The Missionary Church of Kopimism (in Swedish Missionerande Kopimistsamfundet), is a congregation of file sharers who believe that copying information is a sacred virtue and was founded by Isak Gerson, a 19-year-old philosophy student, and Gustav Nipe in Uppsala, Sweden in the autumn of 2010. The Church, based in Sweden, has been officially recognized by the Legal, Financial and Administrative Services Agency as a religious community in January 2012, after three application attempts.
The name Kopimism derives from the words copy and me which are the fundamental roots of the Church's beliefs and calls for an invitation to copy information. The work "Kopimi" first showed up on a pirate Agency Forum. Isak Gerson, one of the core founders saw something beautiful and theological in this concept of "copy me" and argued that the digital sharing of data is a fundamental act in our universe through the reproduction and copying of cells, DNA, and genes and that the entirety of the internet is essentially for sharing.
Gerson has been credited with once saying, "The only thing we can do as Christians now, I suppose, is to do what Jesus tried doing - and do it better."
The followers of the religion are called Kopimists from copy me. A "Kopimist" or "Kopimist intellectual" is a person who has the philosophical belief that all information should be freely distributed and unrestricted. This philosophy opposes the monopolization of knowledge in all its forms, such as copyright, and encourages file sharing of all types of media including music, movies, TV shows, and software. In fact, the act of withholding and economizing information through copyright is against the sacredness of information. In its spiritual emphasis on copying as an ideal, Kopimism shares values with Chinese aesthetic traditions, in which "copying is valued not only as a learning tool (as it is in the West) but as artistically satisfying in its own right," a concept also called duplitecture.
According to the church, "In our belief, communication is sacred." No belief in gods or supernatural phenomena apart from Kopimi itself is mentioned on their web site. CTRL+C and CTRL+V, the common computer shortcut keys for "Copy" and "Paste," are considered sacred symbols. Some groups believe that Kopimi is considered to be a god, and others believing it to be a sacred symbol and spirit residing within every living being.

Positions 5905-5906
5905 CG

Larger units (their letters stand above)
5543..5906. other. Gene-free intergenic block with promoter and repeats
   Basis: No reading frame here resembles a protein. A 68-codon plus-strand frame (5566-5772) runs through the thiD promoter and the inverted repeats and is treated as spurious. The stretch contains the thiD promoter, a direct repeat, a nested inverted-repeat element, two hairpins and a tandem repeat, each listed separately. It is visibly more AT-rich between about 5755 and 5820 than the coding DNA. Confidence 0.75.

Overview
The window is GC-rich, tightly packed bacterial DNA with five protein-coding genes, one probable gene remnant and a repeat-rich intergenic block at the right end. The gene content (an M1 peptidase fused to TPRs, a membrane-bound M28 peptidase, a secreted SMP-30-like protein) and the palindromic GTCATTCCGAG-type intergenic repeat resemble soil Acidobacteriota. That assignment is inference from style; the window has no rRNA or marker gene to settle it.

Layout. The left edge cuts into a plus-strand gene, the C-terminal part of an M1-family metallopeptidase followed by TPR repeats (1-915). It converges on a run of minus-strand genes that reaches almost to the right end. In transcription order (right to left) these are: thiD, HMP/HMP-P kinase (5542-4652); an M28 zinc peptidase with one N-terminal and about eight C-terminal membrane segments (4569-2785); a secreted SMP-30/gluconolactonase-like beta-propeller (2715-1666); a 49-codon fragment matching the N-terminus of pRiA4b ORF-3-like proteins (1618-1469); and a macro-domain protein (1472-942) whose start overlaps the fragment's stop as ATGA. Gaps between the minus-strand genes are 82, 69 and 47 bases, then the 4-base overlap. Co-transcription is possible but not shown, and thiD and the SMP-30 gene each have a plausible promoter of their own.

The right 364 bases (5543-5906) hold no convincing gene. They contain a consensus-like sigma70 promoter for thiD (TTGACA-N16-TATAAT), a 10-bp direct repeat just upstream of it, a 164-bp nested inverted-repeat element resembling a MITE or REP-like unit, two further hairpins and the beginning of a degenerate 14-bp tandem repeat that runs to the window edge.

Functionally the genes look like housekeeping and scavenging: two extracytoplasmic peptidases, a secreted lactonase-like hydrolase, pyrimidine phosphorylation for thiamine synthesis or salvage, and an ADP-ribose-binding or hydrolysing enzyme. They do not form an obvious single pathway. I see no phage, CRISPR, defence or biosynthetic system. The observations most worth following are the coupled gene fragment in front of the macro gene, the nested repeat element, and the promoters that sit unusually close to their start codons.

The community also holds a religious service known as "kopyacting" in which information is distributed to the believers using photocopiers.
According to the Kopimist constitution:
On January 5, 2012, Kopimism was accepted by Sweden as a legitimate religion with an estimated 4,000 members. The religion's association with illegal file sharing has been said not to be a sign that illegal file-sharing will be excused from Sweden's zero-tolerance approach to the controversial matter.
Kopimism has also taken root in multiple nations, including:
On April 28, 2012, the Missionary Church of Kopimism held their first wedding. The wedding took place in Belgrade, Serbia, between a Romanian woman and an Italian man. The holy ceremony was conducted by a Kopimistic Op, wearing a Guy Fawkes mask, while a computer read vows and some of Kopimism's central beliefs aloud.
The church declared: "We are very happy today. Love is all about sharing. A married couple shares everything with each other. Hopefully, they will copy and remix some DNA-cells and create a new human being. That is the spirit of Kopimism. Feel the love and share that information. Copy all of its holiness."
Gerson, the missionary leader of the Church of Kopimism, attended as a witness during the wedding.
Both founders, Gerson and Nipe have had an extensive background in online activism and served as major players in the Swedish Anti-Piracy Movement which caused many journalists and government officials in Sweden to speculate on the real goals of the creation of this organization.
There was severe backlash amongst the media and Christian journals in 2011 after the founders first submitted their application for registering as a religion as journalists condemned the Missionary Church of Kopimism as "a political adventure", "a PR stunt", and "a devaluation of religion".
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